[TUHS] 2.11BSD on a Z180 (was: merry christmas)

Nick Downing downing.nick at gmail.com
Sat Dec 31 11:35:54 AEST 2016

Yes, OK, I see that there are unanticipated problems with the 2BSD
Z180 port. Basically I had thought that the kernel ran like a
userspace program, I knew there might be overlays involved with the
code space, but I hadn't realized there are also overlays with the
data space (from what you say I guess the mbufs are accessed using a
kind of a "far" pointer). Anyway, I will check into it further.

Based on the previous day's conversations I got inspired to continue
the project, I got out the 2.11BSD toolchain which I had ported to a
modern machine as a cross compiler (actually Mac OSX although I was
using it like a poor man's Linux)... started again using Linux and a
different way of building that would require less change to the
Makefiles, fixed all compile warnings, fixed many bugs, it now

The executables above are x86-64 Linux ELF executables that work alike
to the corresponding PDP-11 2.11BSD a.out executables, except that
hard coded paths like /usr/include or /usr/lib have an extra prefix
added to them, at the moment it works like this:
  /home/nick/src/2bsd_cc.git/bin/cc contains a hard coded executable
path of /home/nick/2bsd_cc.git/lib.cpp
  /home/nick/src/2bsd_cc.git/lib/cpp contains a hard coded include
path of /home/nick/src/2bsd_cc.git/usr/include
and so on, these are set up at build time. Changes to the makefiles
are pretty minimal, in the libc source directory I had to change
things a bit to make it refer to the cross compiler rather than the
native compiler, by changing stuff like "cc" to "${CC}" and adding
stuff like:
and so forth. The revised toolchain if compiled with -DPDP11 will be
more-or-less as original, so it should not break the self-hosted
compile system (up to possible minor breakage because I haven't tested
this mode yet), for instance if the original code looked like this:
  int some_function();
  some_function(a) int a; { some code }
then it would now look like this:
  int some_function PARAMS((int a));
  int some_function(a) int a; { some code }
where the PARAMS macro is set up appropriately depending on whether we
are compiling on the PDP-11 or the modern Linux machine.

One significant difference with the cross toolchain is that I have
translated the PDP-11 assembler /bin/as from assembler into C. So I
guess it will be slightly slower and use slightly more memory, but I
doubt the difference would be noticeable in practice. In future when I
merge my changes into 2.11BSD and fix any breakage, I'll probably just
delete the as0.s, as2.s and replace with as0.c, as2.c. Also I fixed
some memory allocation bugs and illegal pointer dereferences in the
other utilities that just happened to be benign on PDP-11.

Anyway, I'm pretty stoked because after successfully building the C
library, etc, with the cross toolchain, I compiled a hello world
program and copied it into the running simh system, it executed
without problems. When I compiled the same program on the self-hosted
compile system in the running simh system everything was the same
except the final executable, I will have to pay a bit of attention to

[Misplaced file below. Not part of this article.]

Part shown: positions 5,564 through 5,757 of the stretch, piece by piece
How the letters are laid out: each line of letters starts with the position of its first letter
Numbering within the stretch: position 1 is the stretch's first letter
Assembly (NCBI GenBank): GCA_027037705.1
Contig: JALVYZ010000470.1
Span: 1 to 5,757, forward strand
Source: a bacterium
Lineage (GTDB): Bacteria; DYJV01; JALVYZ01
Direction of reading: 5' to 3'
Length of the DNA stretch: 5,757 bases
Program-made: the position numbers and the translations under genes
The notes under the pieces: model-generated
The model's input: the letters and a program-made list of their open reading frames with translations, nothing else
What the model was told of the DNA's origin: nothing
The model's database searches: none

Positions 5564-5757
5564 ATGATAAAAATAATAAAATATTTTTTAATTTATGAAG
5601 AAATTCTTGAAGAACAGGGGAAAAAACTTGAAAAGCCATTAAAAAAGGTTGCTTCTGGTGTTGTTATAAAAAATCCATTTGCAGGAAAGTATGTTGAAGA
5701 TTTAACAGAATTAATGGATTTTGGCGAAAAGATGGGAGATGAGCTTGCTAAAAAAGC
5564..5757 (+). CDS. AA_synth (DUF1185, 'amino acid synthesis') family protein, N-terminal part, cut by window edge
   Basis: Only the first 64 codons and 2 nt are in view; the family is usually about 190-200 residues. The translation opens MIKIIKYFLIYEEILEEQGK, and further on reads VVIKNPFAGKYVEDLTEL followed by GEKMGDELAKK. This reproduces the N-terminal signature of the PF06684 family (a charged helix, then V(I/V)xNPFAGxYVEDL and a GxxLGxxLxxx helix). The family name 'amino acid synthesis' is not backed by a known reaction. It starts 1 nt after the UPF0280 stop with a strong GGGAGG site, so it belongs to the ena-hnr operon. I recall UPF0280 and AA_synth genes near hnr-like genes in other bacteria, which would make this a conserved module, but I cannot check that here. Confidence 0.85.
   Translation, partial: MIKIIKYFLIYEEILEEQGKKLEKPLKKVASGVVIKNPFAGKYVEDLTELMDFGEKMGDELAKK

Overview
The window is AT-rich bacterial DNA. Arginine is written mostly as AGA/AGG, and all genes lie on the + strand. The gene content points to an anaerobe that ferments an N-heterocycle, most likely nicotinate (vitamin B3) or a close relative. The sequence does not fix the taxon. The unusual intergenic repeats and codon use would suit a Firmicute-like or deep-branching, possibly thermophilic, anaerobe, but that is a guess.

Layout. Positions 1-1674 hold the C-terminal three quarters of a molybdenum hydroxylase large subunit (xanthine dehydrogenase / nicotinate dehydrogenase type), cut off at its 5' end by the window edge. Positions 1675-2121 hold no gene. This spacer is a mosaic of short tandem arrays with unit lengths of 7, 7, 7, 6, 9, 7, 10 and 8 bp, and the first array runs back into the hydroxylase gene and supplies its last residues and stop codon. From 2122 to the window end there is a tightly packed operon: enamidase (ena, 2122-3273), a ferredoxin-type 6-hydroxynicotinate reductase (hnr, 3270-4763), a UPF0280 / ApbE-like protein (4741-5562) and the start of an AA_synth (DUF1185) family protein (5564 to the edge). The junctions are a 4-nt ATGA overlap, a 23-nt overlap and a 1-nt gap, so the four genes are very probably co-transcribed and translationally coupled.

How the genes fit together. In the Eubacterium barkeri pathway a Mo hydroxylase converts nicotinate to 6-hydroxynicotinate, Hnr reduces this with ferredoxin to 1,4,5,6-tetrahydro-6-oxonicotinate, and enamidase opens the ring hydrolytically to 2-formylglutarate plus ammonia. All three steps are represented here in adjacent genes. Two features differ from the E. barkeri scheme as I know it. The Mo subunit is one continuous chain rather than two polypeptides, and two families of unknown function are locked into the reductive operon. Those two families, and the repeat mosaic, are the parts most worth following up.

the lorder and tsort stuff when it builds the C library, to make sure
everything comes out in a predictable way for comparison.

I will test this more extensively in the coming weeks, e.g. by
building a kernel using the cross toolchain and checking it's the
same. I am nearly ready to put the cross toolchain on bitbucket, but I
just want to take a bit of care before doing "git commit" to make sure
it's not capturing any junk I don't want in there, so I will do it
later. I had better pay some attention to the family :) Happy new year

cheers, Nick

On Fri, Dec 30, 2016 at 5:20 AM, Ron Natalie <ron at ronnatalie.com> wrote:
> Yes.   Before the networking code in, the kernels on the non-split I/D machines got by with using a couple of the segments to make code overlays.    The mbufs required a overlay register of their own and once you got the minimal data segment as well as the top one for the stack, you just couldn't do it with 8 total.   With Split I/D you had 8 code and 8 data segments and that you could make work.
> It was a boon for me.   I had started with Noel's MIT C Gateway but abandoned it for my own "Little OS" based version (Noel had been exiled to the Bahamas or some warm place and the MIT code was lacking in some necessary featuers for us).   I took all the non-split I/D machines around the lbs... everything from PDP-11/23's and 11/24's up to some 11/34's we had.   Eventually, UNIX got too big for even the 11/70's that were left, and those were turned into ( rather compute heavy) routers as well.
> The 11/34's were an another amusing piece of recycling.   A contractor sold those to the government to be graphics remotes for our CDC 7600 mainframe.   Each one had a Vector General graphics station, an 11/34 with a couple of RK05's, a punched card reader, and a DQ11 and 56KB modem.   The contractor couldn't get the things to work with the mainframes, and Mike Muuss's standard answer to extra compute hardware was to put UNIX on it.   We did, and Mike wrote the early version of the BRL CAD for the Vector General (this was 1980, I remember him giving a talk on this at the Univ. of Delaware UUG).     We took the DQ/modems to make an early BRLNET (pre-IP) link.    Late one summer evening Mike and I wrote a version of ASTEROIDS for the system.   We finished about dawn, and when the real ballistic researchers came in that morning to play it they decided our physics was all wrong so by the time we returned later, it had been recoded.    Such was the lab in those days.

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